The ingenuity of the renewable energy industry and the energy-oriented financial players is never to be doubted. Within the past few years, several creative financial tools have emerged to support the development of new wind and solar projects as well as further advances in large-building energy efficiency. The traditional regulatory and financial incentives for renewable energy and energy efficiency projects—investment tax credits, production tax credits, mandated renewable portfolio standards, mandated energy efficiency targets—remain in place (at least for now). However, there is a new incentive at play, one which until recently the industry has not tried to monetize. The new incentive is the desire, indeed the perceived need, of certain companies to “go green,” to demonstrate a commitment to improving the climate in the face of growing public concerns about climate change. Companies that produce consumer products—beer, bread, computers, pharmaceuticals, etc.—and companies that provide services—telecommunications, online shopping, search engines—have concluded that there is ascertainable value to putting words like “100% Renewable Energy” on bags, cans, and packaging; on social media advertising; and on bricks and mortar. Building owners perceive ascertainable value in labeling their buildings as “green” buildings. What the creative minds of the energy and financial industry players have done is develop vehicles to capture and quantify those values, and put them to use.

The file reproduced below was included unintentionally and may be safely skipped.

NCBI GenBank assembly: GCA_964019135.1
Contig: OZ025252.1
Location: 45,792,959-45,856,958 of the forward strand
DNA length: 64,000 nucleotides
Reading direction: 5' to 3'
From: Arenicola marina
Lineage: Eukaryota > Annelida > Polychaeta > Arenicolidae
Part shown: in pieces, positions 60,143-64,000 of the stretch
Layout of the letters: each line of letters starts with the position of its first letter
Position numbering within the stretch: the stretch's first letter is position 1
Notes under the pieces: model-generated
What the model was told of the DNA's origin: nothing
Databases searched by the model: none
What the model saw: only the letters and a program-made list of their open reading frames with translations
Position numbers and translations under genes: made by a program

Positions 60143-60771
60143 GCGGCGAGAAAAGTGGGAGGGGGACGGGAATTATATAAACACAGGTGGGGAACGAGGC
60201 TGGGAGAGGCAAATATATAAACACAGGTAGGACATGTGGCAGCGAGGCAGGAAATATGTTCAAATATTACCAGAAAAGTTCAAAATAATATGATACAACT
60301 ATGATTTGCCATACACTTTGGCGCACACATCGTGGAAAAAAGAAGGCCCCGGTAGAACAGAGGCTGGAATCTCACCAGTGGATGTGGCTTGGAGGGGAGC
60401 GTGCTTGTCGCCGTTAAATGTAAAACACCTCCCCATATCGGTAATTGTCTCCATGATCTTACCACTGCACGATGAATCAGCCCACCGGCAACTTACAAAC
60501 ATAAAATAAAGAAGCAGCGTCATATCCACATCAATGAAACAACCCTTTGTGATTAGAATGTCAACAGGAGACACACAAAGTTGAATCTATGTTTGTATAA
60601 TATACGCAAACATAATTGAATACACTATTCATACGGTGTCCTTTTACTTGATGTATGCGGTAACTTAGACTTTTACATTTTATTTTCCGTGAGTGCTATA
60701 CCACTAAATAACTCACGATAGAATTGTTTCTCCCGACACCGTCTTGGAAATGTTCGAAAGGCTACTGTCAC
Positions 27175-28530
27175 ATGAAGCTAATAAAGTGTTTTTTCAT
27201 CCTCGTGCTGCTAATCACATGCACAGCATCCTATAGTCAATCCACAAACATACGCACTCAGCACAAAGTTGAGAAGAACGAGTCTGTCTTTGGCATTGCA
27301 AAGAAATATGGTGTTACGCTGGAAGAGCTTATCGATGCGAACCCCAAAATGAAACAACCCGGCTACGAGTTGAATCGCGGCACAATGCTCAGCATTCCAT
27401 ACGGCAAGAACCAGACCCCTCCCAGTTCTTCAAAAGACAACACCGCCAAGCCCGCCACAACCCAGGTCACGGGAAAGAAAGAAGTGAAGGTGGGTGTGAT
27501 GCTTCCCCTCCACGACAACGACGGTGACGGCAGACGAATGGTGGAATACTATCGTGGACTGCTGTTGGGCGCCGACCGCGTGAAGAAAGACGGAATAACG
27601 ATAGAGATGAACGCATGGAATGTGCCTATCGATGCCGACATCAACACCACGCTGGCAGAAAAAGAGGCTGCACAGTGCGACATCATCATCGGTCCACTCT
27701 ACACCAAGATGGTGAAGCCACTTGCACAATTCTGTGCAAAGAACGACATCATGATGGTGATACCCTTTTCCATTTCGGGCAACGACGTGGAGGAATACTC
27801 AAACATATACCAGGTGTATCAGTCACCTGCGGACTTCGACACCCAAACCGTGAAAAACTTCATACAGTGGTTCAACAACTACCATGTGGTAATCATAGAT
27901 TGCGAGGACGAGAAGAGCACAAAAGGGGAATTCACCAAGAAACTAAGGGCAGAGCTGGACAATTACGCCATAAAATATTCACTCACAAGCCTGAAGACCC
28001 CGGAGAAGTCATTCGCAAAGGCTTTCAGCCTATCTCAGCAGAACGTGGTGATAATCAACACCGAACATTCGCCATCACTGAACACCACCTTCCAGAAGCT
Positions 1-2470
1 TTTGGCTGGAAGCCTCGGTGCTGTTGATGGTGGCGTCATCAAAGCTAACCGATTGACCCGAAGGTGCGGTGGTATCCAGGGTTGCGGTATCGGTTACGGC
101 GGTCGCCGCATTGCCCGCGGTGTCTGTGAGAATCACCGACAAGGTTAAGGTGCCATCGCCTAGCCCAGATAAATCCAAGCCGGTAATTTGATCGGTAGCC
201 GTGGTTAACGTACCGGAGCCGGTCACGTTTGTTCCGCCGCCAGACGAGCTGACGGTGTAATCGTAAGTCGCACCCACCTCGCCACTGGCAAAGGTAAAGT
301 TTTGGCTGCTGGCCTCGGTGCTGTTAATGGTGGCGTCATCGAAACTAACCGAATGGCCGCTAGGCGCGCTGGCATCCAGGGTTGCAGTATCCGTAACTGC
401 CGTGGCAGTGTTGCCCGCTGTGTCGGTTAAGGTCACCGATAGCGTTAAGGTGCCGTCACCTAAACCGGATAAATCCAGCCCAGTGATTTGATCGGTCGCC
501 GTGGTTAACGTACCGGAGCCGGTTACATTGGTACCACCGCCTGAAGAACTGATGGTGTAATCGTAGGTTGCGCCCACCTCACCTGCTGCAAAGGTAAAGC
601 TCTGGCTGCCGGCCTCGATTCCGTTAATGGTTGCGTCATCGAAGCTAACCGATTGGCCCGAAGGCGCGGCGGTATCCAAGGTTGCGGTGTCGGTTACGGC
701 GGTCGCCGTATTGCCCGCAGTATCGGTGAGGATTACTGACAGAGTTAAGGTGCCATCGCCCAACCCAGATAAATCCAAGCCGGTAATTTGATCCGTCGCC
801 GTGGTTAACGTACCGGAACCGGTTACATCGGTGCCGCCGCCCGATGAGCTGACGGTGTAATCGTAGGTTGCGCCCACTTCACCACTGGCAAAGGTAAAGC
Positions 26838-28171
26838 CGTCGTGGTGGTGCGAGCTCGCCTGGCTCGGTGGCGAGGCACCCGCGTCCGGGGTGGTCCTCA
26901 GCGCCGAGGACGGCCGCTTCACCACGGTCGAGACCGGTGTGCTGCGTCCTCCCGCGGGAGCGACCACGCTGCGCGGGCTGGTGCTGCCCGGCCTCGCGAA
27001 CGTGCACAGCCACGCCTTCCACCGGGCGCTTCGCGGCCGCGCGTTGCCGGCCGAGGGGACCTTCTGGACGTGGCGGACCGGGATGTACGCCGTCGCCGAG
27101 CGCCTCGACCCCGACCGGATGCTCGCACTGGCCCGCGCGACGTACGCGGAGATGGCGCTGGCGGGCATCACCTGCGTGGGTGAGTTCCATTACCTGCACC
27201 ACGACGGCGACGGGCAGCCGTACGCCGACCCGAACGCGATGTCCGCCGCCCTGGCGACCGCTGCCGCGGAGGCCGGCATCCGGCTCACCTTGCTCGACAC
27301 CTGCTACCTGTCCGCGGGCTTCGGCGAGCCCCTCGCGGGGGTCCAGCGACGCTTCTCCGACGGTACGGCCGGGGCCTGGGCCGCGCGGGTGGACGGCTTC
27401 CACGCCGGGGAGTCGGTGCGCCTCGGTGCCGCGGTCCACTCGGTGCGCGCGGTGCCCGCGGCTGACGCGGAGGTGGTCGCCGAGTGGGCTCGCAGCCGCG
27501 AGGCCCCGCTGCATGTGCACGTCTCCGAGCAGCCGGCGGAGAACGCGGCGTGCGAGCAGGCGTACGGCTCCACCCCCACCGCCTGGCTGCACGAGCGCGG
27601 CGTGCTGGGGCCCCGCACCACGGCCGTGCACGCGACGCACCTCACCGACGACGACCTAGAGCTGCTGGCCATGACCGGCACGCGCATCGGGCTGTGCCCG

Right now, cases involving climate change are being heavily litigated in courts across the United States. Hundreds of climate change-related cases have been filed in both federal and state courts, where parties are challenging governments’ and industry’s knowledge of and contribution to climate change. In the abstract, one would think that litigation involving emissions of greenhouse gases (“GHG”) linked to climate change would largely focus on the federal Clean Air Act. Yet, climate change-related cases now involve ever-expanding causes of action, including not only claims under the federal Clean Air Act and other federal statutes, but claims under the U.S. Constitution, state law claims, and common law claims.